[Review] Brigandine: The Legend of Runersia – Nintendo Switch

  • Developer: Matrix Software
  • Publisher: Happinet Corporation
  • Release Date: 25/06/2020
  • Price: £44.99 / $49.99
  • Review code provided by Happinet Corporation

Introducing Brigandine Switch Review

Little did I know, the Brigandine series has a history dating back to the late 90’s on the PlayStation. Prior to my review, I hadn’t heard of the game and knew only what was displayed on the coming soon page of the Nintendo eShop. The premise seemed intriguing enough and the gameplay looked like it was right up my alley. Join me as I invade the lands in Brigandine: The Legend of Runersia and see if this game is worth conquering.

A Tale of Justice

Six nations inhabit the continent of Runersia. It’s not long before events boil over leading to strife across the land. Each of the six nations have reason to join in continent wide conquest, not least of these seeking control of five powerful artifacts called Brigadines. These powerful relics are mystical mana stones imbued in armor and controlled by leaders of the various nations. For complete dominance of Runersia, the leaders seek to seize all five relics. The Brigandine of Justice, Sanctity, Freedom, Glory and Ego will change the fate of the land.

The story unfolds differently depending on which ruler and nation you select. As there are six different rulers and roughly a hundred knights to lead your armies, the story is seeped in deep history and takes multiple playthroughs to unlock everything. The various knights who join your kingdom have backstories and motivations which make the world feel real. Furthermore, the delivery of these cutscenes are accompanied by beautiful art and talented actors.

A Fight for Freedom

Brigandine: The Legend of Runersia is a grand strategy role-playing game. Its combat is carried out on a hexagonal map with various terrain which alters stats. The large maps went mostly unused and the turn-based movement made each battle slow to start. You take three Rune Knights into battle and each of them can control up to six monsters. Moving each unit toward the enemy was an arduous process which dampened the gameplay.

There are two main modes of gameplay broken out in two phases. The first phase is the Organization Phase where you can shore up your borders to prevent invading forces. During this time you can recruit monsters by spending Mana and move troops to any occupied base. Think Risk but you can relocate your army anywhere under your control in one move, regardless of distance. You only start with a handful of knights, so planning your invasions is critical to avoid overextending your troops. Extra knights can be sent on quests to find rare items or recruit other knights.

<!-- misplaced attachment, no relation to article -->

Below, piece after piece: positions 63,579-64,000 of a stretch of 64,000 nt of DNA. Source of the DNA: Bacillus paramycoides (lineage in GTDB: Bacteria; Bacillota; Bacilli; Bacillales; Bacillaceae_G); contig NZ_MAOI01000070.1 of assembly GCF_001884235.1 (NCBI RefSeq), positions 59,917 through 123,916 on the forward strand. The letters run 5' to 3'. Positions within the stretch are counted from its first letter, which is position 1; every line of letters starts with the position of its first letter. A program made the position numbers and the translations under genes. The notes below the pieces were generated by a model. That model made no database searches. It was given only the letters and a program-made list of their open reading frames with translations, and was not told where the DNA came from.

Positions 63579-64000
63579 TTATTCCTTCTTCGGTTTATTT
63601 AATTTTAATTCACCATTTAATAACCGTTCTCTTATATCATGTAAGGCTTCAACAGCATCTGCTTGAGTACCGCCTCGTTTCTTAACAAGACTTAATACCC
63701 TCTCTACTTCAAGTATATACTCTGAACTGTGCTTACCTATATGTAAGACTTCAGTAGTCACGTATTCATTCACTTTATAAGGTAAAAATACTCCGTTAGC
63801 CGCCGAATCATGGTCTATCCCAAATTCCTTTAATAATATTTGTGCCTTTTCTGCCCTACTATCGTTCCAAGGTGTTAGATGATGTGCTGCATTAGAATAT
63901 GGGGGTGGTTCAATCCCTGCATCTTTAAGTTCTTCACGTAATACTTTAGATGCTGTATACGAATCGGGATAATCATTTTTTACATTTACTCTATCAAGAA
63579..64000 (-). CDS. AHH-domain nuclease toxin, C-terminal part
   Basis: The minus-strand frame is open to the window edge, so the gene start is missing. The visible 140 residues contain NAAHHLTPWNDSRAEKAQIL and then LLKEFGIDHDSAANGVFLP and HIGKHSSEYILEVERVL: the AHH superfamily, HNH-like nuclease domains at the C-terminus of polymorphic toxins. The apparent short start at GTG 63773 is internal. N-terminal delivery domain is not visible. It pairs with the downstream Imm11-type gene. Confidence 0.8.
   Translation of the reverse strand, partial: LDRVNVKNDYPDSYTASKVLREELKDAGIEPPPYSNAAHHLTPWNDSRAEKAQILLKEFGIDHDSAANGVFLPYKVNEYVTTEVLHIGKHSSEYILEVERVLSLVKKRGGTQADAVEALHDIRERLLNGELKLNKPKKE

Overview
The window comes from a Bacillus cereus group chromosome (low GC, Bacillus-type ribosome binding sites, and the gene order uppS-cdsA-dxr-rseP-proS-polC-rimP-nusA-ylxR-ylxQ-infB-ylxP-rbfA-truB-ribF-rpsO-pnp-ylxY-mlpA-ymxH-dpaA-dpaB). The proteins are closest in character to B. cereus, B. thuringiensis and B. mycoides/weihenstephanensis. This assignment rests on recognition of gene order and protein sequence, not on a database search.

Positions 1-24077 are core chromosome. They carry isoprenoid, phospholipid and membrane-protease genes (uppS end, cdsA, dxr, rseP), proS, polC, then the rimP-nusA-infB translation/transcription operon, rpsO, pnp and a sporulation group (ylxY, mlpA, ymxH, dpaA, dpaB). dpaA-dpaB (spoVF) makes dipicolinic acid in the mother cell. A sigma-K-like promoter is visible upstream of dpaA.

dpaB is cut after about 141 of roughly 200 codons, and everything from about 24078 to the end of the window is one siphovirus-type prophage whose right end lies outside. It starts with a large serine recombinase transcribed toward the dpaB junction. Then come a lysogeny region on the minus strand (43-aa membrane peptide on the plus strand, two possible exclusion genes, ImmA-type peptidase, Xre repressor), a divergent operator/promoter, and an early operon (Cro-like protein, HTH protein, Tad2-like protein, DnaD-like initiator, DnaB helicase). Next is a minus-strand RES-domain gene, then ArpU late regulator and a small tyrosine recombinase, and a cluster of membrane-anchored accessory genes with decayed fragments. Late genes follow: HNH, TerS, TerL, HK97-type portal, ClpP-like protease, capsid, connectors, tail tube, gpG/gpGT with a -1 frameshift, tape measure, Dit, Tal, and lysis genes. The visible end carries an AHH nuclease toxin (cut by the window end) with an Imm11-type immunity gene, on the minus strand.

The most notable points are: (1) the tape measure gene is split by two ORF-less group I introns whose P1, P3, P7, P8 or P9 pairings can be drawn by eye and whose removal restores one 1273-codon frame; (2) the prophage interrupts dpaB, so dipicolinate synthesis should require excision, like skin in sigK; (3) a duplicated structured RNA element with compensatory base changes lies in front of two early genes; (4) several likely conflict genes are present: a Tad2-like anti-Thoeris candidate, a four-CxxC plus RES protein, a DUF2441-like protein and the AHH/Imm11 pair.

Second is the Attack Phase. During the attack phase you invade segments of land in an attempt to capture your opponent’s base. Combat itself was enjoyable as flanking techniques and terrain are important matters to consider when setting up the battlefield. With over 50 types of monsters with unique skills, the combinations are endless. Taking time to match monsters to terrain and leveraging strengths to weaknesses made each battle unique. On top of that, the Rune Knights each specialize in different classes. Both leaders and monsters earn experience, equip gear, level up and can eventually change jobs or type.

The gameplay had a certain level of charm for the most part. Planning which land to invade and allocating appropriate defenses added an engaging level of strategy to the overall experience. There were times, however, where I wished I could skip combat with far inferior forces. Since each battle can take quite a bit of time and the start was often tedious, Brigandine grew a bit repetitive toward the end.

Glory in Conquest

The graphics in Brigandine take a backseat, letting the gameplay and story drive the adventure. The knights seldom match their portraits and look rough around the edges. The backgrounds lack detail, though each nation has diverse settings. Where the art really shines in Brigandine is in the stylized cutscenes with gorgeous hand drawn characters and events. Each character is carefully represented with emotion and substance which helps bring the story alive. Luckily, as you play through the game, you unlock records which let you revisit some of the more beautiful scenes and locales. Likewise, the music can be collected during play. This will please fans of high-fantasy inspired songs. All of which fit well with the atmosphere and add weight to the battles and narrative.

The Test of Ego

From a technical standpoint, other than some bearable load times, I didn’t run into any problems. Brigandine: The Legend of Runersia ran just as well in handheld mode as it did docked. Both formats were pleasing and got equal attention from me. Having the story, art, music and bestiary was an added bonus as there’s a ton of content packed in this digital world.

Sanctity Above All

Brigandine: The Legend of Runersia is filled to the brim with history and lore. There’s a lot of content available and it requires multiple playthroughs to fully inundate oneself with. On the surface, that’s not a bad thing. The combat is fresh with multiple ways to tackle your objectives. However, that can quickly grow stale as the first battle and the last battle are ultimately the same. Slow starts to assaults will try one’s patience. One of the better game modes is unlocked upon completion of a full run which was nice as it adds more challenge and better customization. 


  • Gorgeous Artwork
  • A Ton of Content and Replayability
  • Fleshed Out Characters


  • Grows Repetitive
  • Slow Starts
  • Poor In-Game Graphics

Brigandine: The Legend of Runersia was pleasant to play but is overpriced for the casual gamer. This is a fantasy that only fans of strategy RPGs will appreciate.

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